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Apr 12, 2001
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Puzzle game Cut the Rope: Magic has been named Apple's App of the Week, and as a result, it will be available for free for the next seven days. Normally priced at $0.99, this is the first time Cut the Rope: Magic has been available for free since it was released in December of 2015.

Anyone who has played a game in the Cut the Rope series will be familiar with the gameplay mechanics in Cut the Rope: Magic, which involves solving puzzles and slicing ropes to get treats to Om Nom.

cuttheropemagic-800x470.jpg

In this version of the game, Om Nom transforms into different magical characters as players progress through the levels, and there are new graphics, sound, and gameplay elements. On Nom can become a bird, baby, fish, mouse, spirit, and dragon, all of which have unique abilities for completing puzzles.
A magical mishap has accidentally teleported Om Nom to a mystical world filled with challenging puzzles for players of all ages. Can you use Om Nom's new skills to solve an evil wizard's tricks and traps? The latest installment of this globally popular entertainment franchise puts a fresh spin on Cut the Rope's iconic physics-puzzle gameplay, introducing more than 160 all-new magic-themed levels across a richly imagined, colorful world.
Cut the Rope: Magic will be available for free until next Thursday, when a new App of the Week will be chosen. It can be downloaded from the App Store. [Direct Link]

Article Link: 'Cut the Rope: Magic' Available for Free as Apple's App of the Week
 

Letterb

macrumors newbie
Apr 10, 2017
20
36
Yes, nice, buy still a pay to play game, full of in-app is purchases. It's design to make you buy your way through the game. This is a plagued method nowadays.
 
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KALLT

macrumors 603
Sep 23, 2008
5,228
3,284
Yes, nice, buy still a pay to play game, full of in-app is purchases. It's design to make you buy your way through the game. This is a plagued method nowadays.

Only if you are susceptible to IAPs and have no patience to play the game on your own. You can complete the Cut the Rope games without any IAPs. In fact, you even receive the same items (i.e. game hints) as a daily reward. There are many bad IAP-based games that by game design compel you to buy items. This is not one of them.
 

chr1s60

macrumors 68000
Jul 24, 2007
1,997
1,600
California
Yes, nice, buy still a pay to play game, full of in-app is purchases. It's design to make you buy your way through the game. This is a plagued method nowadays.

This is what the App store has become for the most part. It's a win, win for most developers too. Many free versions contain ads which earn them revenue and on top of that they have in app purchases.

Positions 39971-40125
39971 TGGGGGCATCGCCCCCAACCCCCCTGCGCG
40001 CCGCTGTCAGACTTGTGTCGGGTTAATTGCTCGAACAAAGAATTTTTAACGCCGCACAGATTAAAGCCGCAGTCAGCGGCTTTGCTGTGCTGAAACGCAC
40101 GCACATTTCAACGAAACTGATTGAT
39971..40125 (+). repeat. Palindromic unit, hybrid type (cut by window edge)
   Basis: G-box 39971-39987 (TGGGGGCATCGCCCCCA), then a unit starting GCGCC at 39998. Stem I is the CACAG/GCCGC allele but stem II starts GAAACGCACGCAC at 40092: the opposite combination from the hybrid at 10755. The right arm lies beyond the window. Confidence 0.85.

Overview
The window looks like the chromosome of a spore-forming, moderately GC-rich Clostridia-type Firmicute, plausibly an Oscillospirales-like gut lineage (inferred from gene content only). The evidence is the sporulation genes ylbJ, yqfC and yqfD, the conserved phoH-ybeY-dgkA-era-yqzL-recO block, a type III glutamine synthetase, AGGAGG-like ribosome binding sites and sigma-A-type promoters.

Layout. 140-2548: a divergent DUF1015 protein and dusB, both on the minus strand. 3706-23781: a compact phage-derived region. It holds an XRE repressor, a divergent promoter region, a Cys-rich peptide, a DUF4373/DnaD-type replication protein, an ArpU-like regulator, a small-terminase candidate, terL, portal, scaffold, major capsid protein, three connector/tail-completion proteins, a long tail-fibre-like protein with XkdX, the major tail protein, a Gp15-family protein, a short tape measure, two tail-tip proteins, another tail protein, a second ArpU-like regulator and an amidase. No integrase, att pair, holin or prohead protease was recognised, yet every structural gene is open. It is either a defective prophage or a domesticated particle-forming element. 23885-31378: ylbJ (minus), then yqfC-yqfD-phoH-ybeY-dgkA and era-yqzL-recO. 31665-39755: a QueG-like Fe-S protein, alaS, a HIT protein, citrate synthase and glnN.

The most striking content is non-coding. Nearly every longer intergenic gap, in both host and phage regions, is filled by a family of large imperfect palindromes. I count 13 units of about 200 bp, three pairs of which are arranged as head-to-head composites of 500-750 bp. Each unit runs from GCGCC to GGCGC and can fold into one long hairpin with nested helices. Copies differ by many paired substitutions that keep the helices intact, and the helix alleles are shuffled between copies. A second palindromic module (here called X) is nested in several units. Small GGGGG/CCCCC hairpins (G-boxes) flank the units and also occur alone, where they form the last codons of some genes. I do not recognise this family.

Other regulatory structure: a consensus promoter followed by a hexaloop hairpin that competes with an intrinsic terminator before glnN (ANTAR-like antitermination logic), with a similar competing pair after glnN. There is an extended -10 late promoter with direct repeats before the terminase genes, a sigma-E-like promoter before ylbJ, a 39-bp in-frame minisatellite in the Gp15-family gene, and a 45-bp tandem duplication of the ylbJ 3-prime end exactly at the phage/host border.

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Only if you are susceptible to IAPs and have no patience to play the game on your own. You can complete the Cut the Rope games without any IAPs. In fact, you even receive the same items (i.e. game hints) as a daily reward. There are many bad IAP-based games that by game design compel you to buy items. This is not one of them.

Most top selling games live on and get big because of the fact that people have no patience. Exactly why IAP's work so well.
 

dmylrea

macrumors 68040
Sep 27, 2005
3,630
4,808
This is what the App store has become for the most part. It's a win, win for most developers too. Many free versions contain ads which earn them revenue and on top of that they have in app purchases.

I'm not a developer but I know one, and what you might call a "win, win" is actually a way for a developer to get paid for all his/her hard work. Ads don't generate that much revenue, and people won't buy a $5.99 game outright, so the way to get people to download it is to give it away, but make people pay to play.
You can't expect people to work for free...
 

Moonjumper

macrumors 68030
Jun 20, 2009
2,584
2,540
Lincoln, UK
This is what the App store has become for the most part. It's a win, win for most developers too. Many free versions contain ads which earn them revenue and on top of that they have in app purchases.

It really isn't. It is harder to make money with ad+IAP than it is with paid apps, but it is almost impossible to compete against free.

I would much rather spend my time making more gameplay than implementing and maintaining ad and IAP systems. The only win for me is that more people see my work.
 

chr1s60

macrumors 68000
Jul 24, 2007
1,997
1,600
California
I'm not a developer but I know one, and what you might call a "win, win" is actually a way for a developer to get paid for all his/her hard work. Ads don't generate that much revenue, and people won't buy a $5.99 game outright, so the way to get people to download it is to give it away, but make people pay to play.
You can't expect people to work for free...

I'm not implying that they should work for free, not did I say they shouldn't earn money. My point of it being win/win for developers is it gives them multiple opportunities to make money on their apps as opposed to simply having to charge for it up front.
 
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